For many people, the autumn season welcomes a pleasurable change in the weather. We notice, even during a warm fall day, the air gets cooler and the brisk breeze forces out the fleece. There are a couple of questions to be asked every year at about this time. Why do leaves change color and drop their leaves when fall weather appears? Much of it has to do with day-length and temperature. The important thing is not that the amount of sunlight has decreased but rather the amount of dark has increased. The plants we’re talking about in this case are the deciduous trees, which are the trees producing the vibrant colors and those that lose their leaves annually. These woody plants “sense” the days are getting shorter during late September as winter slowly creeps in on us. Things like pigment, light, weather conditions; plant species, soil type and location all play important roles in the fall party and colorful confetti trees create for us to enjoy.
When daylight hours are less and temperatures are cooler, photosynthesis slows down and there is less chlorophyll production. This reduction reveals yellow or orange pigment called carotenoids and are usually hidden by the abundance of chlorophyll present in leaves during the growing season.
Unlike chlorophyll and carotenoids, which are present in leaf cells throughout the growing season, anthocyanins are produced mainly in the fall. These natural chemicals give color to familiar fruits such as cranberries, red apples, cherries, and plums. These complex compounds in leaf cells react with excess stored plant sugars and exposure to sunlight creating vivid pink, red, and purple leaves. A mixture of red anthocyanin pigment and beta carotene often results in the bright orange color seen in some leaves.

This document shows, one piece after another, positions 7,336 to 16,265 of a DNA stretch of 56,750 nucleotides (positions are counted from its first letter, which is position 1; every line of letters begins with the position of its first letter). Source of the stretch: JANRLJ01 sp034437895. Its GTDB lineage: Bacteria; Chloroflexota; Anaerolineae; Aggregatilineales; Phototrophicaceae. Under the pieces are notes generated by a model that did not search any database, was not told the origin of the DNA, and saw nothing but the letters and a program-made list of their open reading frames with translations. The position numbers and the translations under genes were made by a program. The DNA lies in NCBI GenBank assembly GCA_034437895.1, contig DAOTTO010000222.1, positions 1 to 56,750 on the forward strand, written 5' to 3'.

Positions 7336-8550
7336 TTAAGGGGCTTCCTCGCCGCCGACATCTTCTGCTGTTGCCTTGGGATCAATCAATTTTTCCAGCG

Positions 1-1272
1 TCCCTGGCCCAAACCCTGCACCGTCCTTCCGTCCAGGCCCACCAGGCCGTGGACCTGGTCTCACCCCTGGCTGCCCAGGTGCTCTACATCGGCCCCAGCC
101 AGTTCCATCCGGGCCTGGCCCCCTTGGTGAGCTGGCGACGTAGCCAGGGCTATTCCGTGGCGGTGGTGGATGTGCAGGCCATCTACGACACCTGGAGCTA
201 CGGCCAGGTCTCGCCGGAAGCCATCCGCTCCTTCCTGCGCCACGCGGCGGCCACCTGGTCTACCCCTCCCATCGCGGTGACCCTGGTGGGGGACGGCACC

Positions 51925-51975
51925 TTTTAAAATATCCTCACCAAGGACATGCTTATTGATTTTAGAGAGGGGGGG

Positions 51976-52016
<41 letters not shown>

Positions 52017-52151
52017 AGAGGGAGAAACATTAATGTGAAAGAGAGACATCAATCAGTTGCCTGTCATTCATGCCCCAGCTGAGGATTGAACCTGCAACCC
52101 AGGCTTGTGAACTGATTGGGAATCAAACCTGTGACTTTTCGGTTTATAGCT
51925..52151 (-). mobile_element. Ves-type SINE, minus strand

The cool fall temperatures cause the closing of leaf veins and prevent sugars from moving out which prolongs fall color. Thus a succession of warm sunny days and cool crisp nights can create quite a display.
Soil moisture levels have an impact on the ability to produce good fall color. A prolonged drought can delay color change for a few weeks. The ideal conditions for producing the best colors are good summer weather, with timely rainfall, and sunny fall days with the cool night temperatures.
Tree species vary in their ability to provide fall color, as some trees just don’t produce anything noteworthy. Color depends on the nutrient levels of iron, magnesium, phosphorous, or sodium in the tree. Some tree species displaying yellow foliage are ash, birch, beech, elm, hickory, poplar, and aspen. Red leaves are seen most often in dogwood, sweet gum, sumac, and tupelo trees. Some oaks and maples present orange leaves while others range in color from red to yellow, depending on the species.
Even with these facts the timing, location, and intensity of autumn color are not completely predictable. To truly experience the colorful display you must be tuned in to your trees and your weather. Get outside and enjoy the party our woodlands are providing and enjoy nature’s beautiful confetti.
It’s Fall, but why are the leaves still green? article and video, WLFI.com
It’s late October and many leaves on trees are still green. What’s up with that?, IndyStar.com
Why Leaves Change Color, The Education Store, Purdue Extension
Why Leaves Change Color, USDA Forest Service, Northeastern Area
Fifty Trees of the Midwest App for the iPhone, The Education Store
Native Trees of the Midwest, The Education Store
Trees and Storms, The Education Store
Tree Installation: Process and Practices, The Education Store
Lindsey Purcell, Urban Forestry Specialist
Purdue Forestry and Natural Resources